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Letters to the Editor 4/11

April 11, 2001

Letters to the Editor 4/11



Blues Jam was a success



To the editor:

I would like to take this opportunity to thank all the people who contributed to the Blues Jam for Kacie Fath and Ethan Morningstar at HCC's Kepler Theater on March 18, especially all of the musicians who gave their time so freely and enthusiastically. It was my sincere pleasure to organize the event, and, in the process, become acquainted with so many generous and talented people. We all had a great day full of hot blues, magic, good food, door prizes and Frank (those who attended will know "Frank").

Thanks to the support of so many local businesses and everyone who attended the show and participated, I am proud to announce that, to date, we have raised approximately $4,300 which will be evenly divided between each of Kacie's and Ethan's families.

Please don't think it is too late to contribute. Donations to help pay for Kacie's and Ethan's medical expenses are still being accepted at the M&T Bank in Williamsport and at the Williamsport United Methodist Church.

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I would also like to thank the Red Cross and all those who volunteered at the Blues Jam to be tested as possible bone marrow transplant donors.

From what I have heard, 4-year-old Ethan Morningstar is doing well and will soon have his bone marrow transplant. Ethan, get well soon buddy; we're all thinking about you.

Finally, on behalf of everyone involved in the Blues Jam, I would like to extend our deepest sympathies to Kacie's mom, dad, siblings, grandmas, grandpas, and other family members. Our thoughts and prayers are with you.

Jeffrey A. Britton

Hagerstown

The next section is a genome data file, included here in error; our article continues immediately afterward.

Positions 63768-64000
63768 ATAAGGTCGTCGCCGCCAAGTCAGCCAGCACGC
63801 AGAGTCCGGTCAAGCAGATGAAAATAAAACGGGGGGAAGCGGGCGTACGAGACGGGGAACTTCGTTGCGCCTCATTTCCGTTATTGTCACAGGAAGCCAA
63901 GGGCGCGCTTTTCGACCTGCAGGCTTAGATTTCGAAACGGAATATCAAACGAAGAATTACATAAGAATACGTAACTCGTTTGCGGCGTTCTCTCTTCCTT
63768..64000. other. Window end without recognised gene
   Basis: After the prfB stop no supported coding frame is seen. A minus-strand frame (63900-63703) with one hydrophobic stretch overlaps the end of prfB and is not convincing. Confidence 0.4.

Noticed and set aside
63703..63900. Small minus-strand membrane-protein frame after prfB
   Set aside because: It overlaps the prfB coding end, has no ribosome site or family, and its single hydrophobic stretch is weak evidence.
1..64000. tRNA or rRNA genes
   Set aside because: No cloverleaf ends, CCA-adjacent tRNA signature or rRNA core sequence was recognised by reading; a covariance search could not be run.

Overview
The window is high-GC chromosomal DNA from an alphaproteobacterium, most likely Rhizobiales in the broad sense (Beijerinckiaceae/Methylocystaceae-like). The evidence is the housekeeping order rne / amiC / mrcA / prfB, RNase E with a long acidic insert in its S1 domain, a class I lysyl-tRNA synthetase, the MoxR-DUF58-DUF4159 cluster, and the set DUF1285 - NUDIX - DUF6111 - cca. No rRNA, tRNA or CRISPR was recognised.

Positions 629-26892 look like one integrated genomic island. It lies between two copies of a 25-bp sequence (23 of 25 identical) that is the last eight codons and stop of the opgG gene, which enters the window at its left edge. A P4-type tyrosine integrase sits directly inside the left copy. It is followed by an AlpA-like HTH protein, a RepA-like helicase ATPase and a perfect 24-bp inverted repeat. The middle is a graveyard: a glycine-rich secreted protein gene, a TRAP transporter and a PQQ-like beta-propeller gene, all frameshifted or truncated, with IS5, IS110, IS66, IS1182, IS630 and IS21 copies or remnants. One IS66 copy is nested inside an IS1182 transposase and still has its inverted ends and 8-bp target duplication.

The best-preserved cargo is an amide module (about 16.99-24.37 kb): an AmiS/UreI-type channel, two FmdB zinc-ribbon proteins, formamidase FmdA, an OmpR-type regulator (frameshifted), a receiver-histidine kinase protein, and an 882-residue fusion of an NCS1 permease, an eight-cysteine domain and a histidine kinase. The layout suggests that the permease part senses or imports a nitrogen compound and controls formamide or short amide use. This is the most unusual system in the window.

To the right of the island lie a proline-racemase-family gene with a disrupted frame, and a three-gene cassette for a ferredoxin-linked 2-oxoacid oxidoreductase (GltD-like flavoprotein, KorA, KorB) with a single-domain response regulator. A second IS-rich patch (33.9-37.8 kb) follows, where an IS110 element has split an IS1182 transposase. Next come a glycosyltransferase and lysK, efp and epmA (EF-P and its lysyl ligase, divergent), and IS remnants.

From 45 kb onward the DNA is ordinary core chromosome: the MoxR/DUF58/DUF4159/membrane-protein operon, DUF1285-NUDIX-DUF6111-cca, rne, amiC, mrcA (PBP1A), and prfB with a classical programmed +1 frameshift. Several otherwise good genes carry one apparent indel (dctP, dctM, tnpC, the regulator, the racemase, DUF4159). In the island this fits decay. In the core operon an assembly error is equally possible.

Bankruptcy law needs some reform



To the editor:

Bankruptcy reform can not be couched solely in terms of grasping credit card companies who con naive consumers into near ruinous interest charges. In addition to abrogating personal responsibility, this simplistic argument neglects the billions annually lost by consumers and businesses due to permissive and attorney driven Chapter 7 bankruptcy rules.

For example, Slimeball Builders takes your life savings as down payment on your dream home. But the money goes to a Vegas trip or at best another Slimeball project, and your house never gets off the ground. Just about the time that you (and probably several subcontractors and suppliers) hire Snailpace and Snailpace Attorney to retrieve your money, Slimeball's owner files Chapter 7 bankruptcy wiping out his obligation to you and staying any further legal action.

Slimeball will of course never miss a meal and with assets hidden from the none to watchful bankruptcy trustee, he will soon enough be again competing with honest and disciplined builders who will not dishonor themselves or their profession by ever declaring bankruptcy.

Or suppose you rent your house to Andy and Annie Abuser who run a drug bazaar or some other hedonistic pursuit out of it. After several attempts to collect back rent and weeks of irate-neighbor phone calls, you try to evict them.

But in your mailbox is a notice from the Federal Bankruptcy Court informing you that Andy and or Annie have filed for protection under Chapter 7 and that if you continue your action against them, you will be subject to severe penalties.

There is room for credit card reform. Cards should not become active until actually used. Consumer advisories should be mandatory with applications. The impossibly tiny lettering camouflaging hidden fees and penalties should be of the same type size as the rest of the application.

But the reforms belong at the credit card level, not on the backs of honest consumers and business people who must annually lose billions in bankruptcy courts.

Reuben Darby

Hedgesville, W.Va.

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